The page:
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Replacing the Shop Lights

February 1, 2016

When we built our garage back in 2001, I installed four fluorescent lights on the ceiling of our garage. They were all I could afford at the time, and were a huge improvement over the single light bulb in my previous work shed. Overall I have been happy with the original lights, but they have been getting dimmer over the last 15 years. Several areas of the shop were still quite dark, especially in the back corners. Recently, my wife was working out in the shop with me and was straining to see her work in one of the back corners. So I decided it was time to upgrade my shop lighting.

Minimizing the Rework

I considered a few different options for adding more lights, but didn't feel like tearing into the ceiling or fishing new cables. My existing lights were on two separate circuits, one for the front of the garage, and one for the back. Even though I always turn on both circuits, I realized I could just run two long strips of lights on each side. The left side would get it's power from the front circuit, and the right side would get it's power from the left circuit. I wouldn't need to mount new boxes, repair drywall, or fish new cables. Just take down the old lights and reinstall the new ones.

When I went shopping for new lights, I was pleasantly surprised to see that the same lights were still available today. There have been some minor cosmetic changes over the last 15 years, but the difference between the old and new is minimal. So I was able to reuse the existing light fixtures in each row of lights.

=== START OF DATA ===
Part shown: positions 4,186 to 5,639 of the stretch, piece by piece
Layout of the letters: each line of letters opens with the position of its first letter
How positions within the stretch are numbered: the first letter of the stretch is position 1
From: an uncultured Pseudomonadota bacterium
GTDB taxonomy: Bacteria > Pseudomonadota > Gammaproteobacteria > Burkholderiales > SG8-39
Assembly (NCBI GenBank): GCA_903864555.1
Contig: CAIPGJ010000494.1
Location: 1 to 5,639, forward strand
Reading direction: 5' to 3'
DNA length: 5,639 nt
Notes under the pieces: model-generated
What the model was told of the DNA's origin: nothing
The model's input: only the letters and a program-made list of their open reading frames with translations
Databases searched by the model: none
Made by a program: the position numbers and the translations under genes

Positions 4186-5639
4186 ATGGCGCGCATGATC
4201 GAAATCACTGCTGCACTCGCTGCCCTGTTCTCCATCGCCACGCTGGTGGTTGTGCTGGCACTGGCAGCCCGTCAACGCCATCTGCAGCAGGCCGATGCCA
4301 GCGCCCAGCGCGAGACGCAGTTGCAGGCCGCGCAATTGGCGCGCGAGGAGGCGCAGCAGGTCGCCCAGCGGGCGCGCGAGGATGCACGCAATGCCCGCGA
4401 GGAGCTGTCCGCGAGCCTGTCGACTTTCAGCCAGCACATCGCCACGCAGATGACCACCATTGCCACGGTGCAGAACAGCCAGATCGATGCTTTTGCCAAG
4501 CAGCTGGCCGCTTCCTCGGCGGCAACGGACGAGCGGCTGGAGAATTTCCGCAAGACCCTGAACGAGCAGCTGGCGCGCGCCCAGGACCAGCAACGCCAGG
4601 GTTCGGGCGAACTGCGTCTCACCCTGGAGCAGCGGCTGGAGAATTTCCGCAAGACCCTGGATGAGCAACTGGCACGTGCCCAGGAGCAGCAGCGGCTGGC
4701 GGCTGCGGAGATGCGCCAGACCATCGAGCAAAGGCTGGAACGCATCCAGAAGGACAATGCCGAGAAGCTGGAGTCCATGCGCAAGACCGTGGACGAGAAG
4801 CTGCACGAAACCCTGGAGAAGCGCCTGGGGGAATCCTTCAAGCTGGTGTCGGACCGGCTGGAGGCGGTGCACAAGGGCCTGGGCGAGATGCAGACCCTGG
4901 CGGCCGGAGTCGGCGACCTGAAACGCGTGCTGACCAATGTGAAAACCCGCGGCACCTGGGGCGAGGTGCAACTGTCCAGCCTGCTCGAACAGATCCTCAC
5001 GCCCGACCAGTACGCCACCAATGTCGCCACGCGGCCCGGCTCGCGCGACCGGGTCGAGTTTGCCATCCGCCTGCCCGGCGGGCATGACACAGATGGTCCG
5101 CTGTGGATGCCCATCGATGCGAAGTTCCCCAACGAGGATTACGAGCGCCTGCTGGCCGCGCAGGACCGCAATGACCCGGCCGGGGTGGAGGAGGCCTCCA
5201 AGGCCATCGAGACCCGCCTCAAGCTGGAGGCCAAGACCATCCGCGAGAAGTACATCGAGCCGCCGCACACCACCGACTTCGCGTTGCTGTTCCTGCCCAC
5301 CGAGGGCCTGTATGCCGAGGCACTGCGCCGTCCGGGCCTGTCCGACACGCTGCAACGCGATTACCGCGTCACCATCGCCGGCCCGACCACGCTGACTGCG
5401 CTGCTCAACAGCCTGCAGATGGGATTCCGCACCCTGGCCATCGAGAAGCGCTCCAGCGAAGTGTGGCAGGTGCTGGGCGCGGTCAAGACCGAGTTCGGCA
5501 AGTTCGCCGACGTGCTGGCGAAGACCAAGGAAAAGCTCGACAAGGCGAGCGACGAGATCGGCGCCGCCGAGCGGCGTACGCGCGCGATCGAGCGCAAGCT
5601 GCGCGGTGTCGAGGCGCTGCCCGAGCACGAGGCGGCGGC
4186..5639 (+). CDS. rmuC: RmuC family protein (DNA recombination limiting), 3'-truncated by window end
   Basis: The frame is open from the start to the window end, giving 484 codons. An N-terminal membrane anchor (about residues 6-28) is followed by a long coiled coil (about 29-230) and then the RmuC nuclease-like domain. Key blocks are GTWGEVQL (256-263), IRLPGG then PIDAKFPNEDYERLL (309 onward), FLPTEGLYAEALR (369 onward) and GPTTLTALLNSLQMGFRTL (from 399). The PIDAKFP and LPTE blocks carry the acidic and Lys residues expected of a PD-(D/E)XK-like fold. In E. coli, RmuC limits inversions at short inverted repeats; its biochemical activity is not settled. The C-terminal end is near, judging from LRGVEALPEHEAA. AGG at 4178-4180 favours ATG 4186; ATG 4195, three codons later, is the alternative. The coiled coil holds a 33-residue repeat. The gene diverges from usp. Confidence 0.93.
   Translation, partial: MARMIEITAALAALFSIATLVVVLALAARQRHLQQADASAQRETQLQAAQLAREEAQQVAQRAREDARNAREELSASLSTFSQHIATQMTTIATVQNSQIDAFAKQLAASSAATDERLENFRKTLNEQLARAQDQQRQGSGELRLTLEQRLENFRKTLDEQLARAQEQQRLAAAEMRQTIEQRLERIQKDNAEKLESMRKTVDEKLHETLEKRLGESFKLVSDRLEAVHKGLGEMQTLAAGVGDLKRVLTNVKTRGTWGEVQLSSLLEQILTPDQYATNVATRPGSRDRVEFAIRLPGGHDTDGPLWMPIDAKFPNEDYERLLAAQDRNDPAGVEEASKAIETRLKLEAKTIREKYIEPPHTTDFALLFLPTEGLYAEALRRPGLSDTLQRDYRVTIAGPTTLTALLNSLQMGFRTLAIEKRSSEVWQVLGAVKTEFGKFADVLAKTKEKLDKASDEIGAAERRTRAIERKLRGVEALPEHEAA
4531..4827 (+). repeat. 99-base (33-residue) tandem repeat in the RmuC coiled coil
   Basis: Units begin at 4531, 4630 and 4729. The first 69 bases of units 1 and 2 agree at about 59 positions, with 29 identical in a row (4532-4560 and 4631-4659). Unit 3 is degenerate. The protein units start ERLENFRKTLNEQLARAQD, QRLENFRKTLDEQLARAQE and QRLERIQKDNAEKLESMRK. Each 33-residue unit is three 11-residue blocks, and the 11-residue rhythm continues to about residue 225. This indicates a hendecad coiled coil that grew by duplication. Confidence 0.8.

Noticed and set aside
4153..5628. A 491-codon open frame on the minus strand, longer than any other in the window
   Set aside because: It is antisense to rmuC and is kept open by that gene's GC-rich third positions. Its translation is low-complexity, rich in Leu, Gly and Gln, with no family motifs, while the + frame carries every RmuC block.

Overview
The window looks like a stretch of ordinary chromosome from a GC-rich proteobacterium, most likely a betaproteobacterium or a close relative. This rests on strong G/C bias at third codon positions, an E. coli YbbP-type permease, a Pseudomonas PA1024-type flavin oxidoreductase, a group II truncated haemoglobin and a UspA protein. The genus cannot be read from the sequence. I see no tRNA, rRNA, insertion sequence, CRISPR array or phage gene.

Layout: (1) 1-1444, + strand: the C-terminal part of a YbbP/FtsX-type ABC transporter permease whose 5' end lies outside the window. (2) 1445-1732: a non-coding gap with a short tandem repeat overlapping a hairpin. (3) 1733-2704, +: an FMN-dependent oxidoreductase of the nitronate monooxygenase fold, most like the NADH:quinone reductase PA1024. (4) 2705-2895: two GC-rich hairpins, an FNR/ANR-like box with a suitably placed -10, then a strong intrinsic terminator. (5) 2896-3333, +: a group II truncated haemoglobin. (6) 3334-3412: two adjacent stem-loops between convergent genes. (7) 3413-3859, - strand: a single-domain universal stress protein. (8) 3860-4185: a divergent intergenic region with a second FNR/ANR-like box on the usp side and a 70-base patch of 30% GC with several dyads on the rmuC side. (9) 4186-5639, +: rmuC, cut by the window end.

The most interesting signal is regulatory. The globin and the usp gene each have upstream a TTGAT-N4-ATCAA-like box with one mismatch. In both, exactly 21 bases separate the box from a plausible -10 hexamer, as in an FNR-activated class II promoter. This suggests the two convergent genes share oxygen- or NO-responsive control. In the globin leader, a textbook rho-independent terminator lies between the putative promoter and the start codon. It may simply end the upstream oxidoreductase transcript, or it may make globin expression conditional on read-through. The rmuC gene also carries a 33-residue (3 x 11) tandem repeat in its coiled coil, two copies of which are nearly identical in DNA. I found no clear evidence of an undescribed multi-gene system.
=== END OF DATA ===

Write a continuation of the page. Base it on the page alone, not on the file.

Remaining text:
Making the Connection

coupler parts
assembled coupler
Each light has a knockout on each end that allows the wiring to be run through the light fixtures. To join the lights and protect the wiring from the sharp metal edges, I used "close" pipe nipples with a nut and plastic bushing on each side.

Finishing The Upgrade

There's really not much to the light installation. I simply unscrewed the old light fixtures, then snapped a chalk line on the ceiling so the lights would end up straight. Then I screwed the new fixtures to the ceiling and made up all the electrical connections. It only took me a few hours in the afternoon to do the full upgrade.

I debated whether to use "warm" (3000K) bulbs or "daylight" (6000K) bulbs in my light upgrade, but settled on "natural" bulbs (5000K). They provide a nice white light without the blue tint that tends to come with daylight bulbs. They cost slightly more and are harder to find, but I am very happy with the color of the lighting. Best of all, the shop is now well lit with no shadows or dark corners.

coupler parts
assembled coupler